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Defoe review – disarmingly honest portrait of a star footballer

<span>‘It’s more than just kicking a ball’ … Defoe</span><span>Photograph: Publicity image</span>
‘It’s more than just kicking a ball’ … DefoePhotograph: Publicity image

On the face of it Jermain Defoe, former Tottenham and England goal ace, is perhaps a slightly unlikely figure to get his own documentary, even in this era of wall-to-wall streaming events. He never quite achieved the super-elite status of his England colleagues Wayne Rooney or Steven Gerrard; nor has he established a similarly fond niche in the public imagination as Peter Crouch, whom he partnered up front at both Portsmouth and Tottenham. In fact, Defoe’s story, as outlined here, is in some ways the rags-to-riches tale common to many footballers in the modern era, though perhaps more turbocharged than most given his obvious precocity as a schoolkid.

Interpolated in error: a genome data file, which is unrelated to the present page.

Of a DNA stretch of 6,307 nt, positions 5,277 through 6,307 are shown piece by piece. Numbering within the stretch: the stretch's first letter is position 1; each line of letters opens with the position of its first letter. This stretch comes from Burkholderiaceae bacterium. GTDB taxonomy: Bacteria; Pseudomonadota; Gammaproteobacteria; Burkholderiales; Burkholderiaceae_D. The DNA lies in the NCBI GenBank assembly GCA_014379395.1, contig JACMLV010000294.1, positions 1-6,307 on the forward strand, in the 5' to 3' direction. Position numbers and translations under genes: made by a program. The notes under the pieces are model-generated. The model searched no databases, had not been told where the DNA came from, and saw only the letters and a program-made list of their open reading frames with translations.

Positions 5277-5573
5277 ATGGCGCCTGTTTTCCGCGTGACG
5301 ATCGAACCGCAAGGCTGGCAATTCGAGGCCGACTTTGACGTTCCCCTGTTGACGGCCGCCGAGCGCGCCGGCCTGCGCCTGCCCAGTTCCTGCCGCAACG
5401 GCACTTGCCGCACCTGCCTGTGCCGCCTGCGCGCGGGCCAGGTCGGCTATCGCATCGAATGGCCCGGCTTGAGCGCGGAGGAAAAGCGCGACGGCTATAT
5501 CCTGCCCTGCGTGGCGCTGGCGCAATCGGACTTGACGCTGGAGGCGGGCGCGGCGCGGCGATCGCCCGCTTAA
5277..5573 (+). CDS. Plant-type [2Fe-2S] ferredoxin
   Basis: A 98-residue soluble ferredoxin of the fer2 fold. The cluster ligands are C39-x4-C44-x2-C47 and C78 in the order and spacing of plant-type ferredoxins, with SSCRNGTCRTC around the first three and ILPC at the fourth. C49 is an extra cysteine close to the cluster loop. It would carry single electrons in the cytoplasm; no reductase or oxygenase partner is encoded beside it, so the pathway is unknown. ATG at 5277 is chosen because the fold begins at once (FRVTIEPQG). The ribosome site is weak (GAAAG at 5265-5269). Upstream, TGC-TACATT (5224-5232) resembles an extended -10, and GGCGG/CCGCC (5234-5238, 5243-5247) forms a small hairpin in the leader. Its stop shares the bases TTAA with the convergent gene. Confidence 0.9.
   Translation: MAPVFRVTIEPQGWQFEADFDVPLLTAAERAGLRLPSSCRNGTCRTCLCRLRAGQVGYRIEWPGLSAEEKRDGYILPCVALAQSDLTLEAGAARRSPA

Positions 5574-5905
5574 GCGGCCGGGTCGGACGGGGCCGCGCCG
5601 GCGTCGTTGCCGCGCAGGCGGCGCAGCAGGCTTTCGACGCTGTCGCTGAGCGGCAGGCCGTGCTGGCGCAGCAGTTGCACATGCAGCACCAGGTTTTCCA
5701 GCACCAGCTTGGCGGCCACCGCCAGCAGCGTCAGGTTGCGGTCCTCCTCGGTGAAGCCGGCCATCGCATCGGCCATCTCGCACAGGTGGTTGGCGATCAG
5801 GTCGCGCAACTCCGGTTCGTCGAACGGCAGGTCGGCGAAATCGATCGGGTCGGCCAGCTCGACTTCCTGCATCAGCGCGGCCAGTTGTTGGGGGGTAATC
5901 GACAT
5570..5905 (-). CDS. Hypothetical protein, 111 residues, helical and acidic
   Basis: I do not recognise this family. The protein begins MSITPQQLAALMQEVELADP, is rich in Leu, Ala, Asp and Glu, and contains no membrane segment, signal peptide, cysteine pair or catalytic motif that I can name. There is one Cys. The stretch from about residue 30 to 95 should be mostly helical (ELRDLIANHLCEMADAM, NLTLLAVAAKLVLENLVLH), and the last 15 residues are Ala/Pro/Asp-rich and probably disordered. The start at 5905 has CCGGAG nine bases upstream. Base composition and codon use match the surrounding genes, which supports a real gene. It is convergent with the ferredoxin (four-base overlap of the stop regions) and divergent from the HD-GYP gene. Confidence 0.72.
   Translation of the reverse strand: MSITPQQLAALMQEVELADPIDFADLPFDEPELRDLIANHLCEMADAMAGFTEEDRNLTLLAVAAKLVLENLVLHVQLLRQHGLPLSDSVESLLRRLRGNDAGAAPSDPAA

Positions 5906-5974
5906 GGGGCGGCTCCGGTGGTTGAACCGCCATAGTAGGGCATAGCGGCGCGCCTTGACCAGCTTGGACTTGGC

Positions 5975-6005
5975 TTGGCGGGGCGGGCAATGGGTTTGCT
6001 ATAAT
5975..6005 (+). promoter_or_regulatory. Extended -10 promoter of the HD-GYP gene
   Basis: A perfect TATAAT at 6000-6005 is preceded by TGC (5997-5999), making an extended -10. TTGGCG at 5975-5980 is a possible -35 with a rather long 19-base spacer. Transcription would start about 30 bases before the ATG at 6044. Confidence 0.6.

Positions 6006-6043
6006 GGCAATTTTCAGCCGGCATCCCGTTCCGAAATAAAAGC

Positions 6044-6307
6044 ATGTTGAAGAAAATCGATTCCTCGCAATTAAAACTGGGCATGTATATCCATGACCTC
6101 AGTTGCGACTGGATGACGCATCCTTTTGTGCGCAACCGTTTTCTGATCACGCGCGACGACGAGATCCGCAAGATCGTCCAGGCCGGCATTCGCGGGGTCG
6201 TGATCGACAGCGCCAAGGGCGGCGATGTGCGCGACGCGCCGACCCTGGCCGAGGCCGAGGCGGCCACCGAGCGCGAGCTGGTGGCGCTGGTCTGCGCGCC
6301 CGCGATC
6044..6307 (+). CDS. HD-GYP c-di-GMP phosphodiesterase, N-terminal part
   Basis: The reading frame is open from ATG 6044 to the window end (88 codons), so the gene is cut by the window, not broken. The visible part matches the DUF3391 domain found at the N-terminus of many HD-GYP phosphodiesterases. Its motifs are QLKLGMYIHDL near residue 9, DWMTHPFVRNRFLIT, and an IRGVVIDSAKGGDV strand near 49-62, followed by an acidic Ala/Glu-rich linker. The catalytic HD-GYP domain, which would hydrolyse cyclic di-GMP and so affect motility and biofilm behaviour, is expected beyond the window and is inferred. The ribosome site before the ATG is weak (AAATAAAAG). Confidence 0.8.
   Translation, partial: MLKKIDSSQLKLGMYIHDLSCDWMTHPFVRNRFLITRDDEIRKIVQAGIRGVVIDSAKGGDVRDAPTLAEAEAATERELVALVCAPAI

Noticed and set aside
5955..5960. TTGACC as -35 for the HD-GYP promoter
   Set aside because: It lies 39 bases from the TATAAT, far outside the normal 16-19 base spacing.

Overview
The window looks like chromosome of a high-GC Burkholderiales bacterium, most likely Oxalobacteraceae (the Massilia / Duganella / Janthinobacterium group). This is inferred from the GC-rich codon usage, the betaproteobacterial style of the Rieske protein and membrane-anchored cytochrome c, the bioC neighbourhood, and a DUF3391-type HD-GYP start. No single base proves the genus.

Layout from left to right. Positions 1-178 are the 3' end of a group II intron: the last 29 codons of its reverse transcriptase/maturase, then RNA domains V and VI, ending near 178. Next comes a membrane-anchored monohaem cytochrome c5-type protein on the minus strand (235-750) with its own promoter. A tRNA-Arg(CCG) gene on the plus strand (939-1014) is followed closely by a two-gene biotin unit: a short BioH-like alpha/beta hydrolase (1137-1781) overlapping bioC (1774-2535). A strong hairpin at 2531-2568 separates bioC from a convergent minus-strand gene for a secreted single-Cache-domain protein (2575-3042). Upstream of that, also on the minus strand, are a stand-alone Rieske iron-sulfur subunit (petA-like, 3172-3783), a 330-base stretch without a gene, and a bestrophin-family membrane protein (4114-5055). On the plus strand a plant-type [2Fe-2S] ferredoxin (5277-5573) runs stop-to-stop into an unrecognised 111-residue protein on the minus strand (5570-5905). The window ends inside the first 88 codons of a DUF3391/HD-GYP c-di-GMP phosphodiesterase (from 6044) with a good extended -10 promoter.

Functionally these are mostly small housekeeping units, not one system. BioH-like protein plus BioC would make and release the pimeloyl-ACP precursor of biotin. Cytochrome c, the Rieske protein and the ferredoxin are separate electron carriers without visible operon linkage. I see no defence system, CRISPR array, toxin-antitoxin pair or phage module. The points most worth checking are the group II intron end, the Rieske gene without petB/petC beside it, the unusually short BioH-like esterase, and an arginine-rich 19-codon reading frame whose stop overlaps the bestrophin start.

Defoe offers a disarming kind of honesty, mulling over the effect on his life of his largely absent father who, it appears, spent much of his time in a West Ham United-adjacent boozer, and expanding on his admiration for his unswervingly loyal mother. He also touches on a personal life that can only be described as “colourful”, suggesting that a need to not be seen as dependent left him something of a commitmentphobe, to put it mildly. (Even the undignified public scuffle over a failed paternity test gets a mention, with Defoe adamant he was delighted to be a father, as he thought he was going to be.) It is, however, his connection with Bradley Lowery, the six-year-old Sunderland supporter with neuroblastoma who died in 2017, that perhaps elevates Defoe’s story towards some kind of sense of redemption; it’s not too softhearted to agree that, yes, Lowery was the child Defoe has not yet had himself.

In all, Defoe comes out of this film pretty well: top-level sports stars are evidently the driven, ultra focused kind of people that don’t really do self-reflection, but Defoe has enough about him to make himself look unusually vulnerable, commendable in a film that otherwise seems to function as a job pitch for a future career in management. As a film, this documentary is not really pulling up any trees, but it gets across a sense that Defoe wants a bit more out of his life than simply playing football. “It’s more than just kicking a ball,” he says, and he’s got more than a few emotional battle scars to show for it.

• Defoe is in UK cinemas on 29 February for one night only.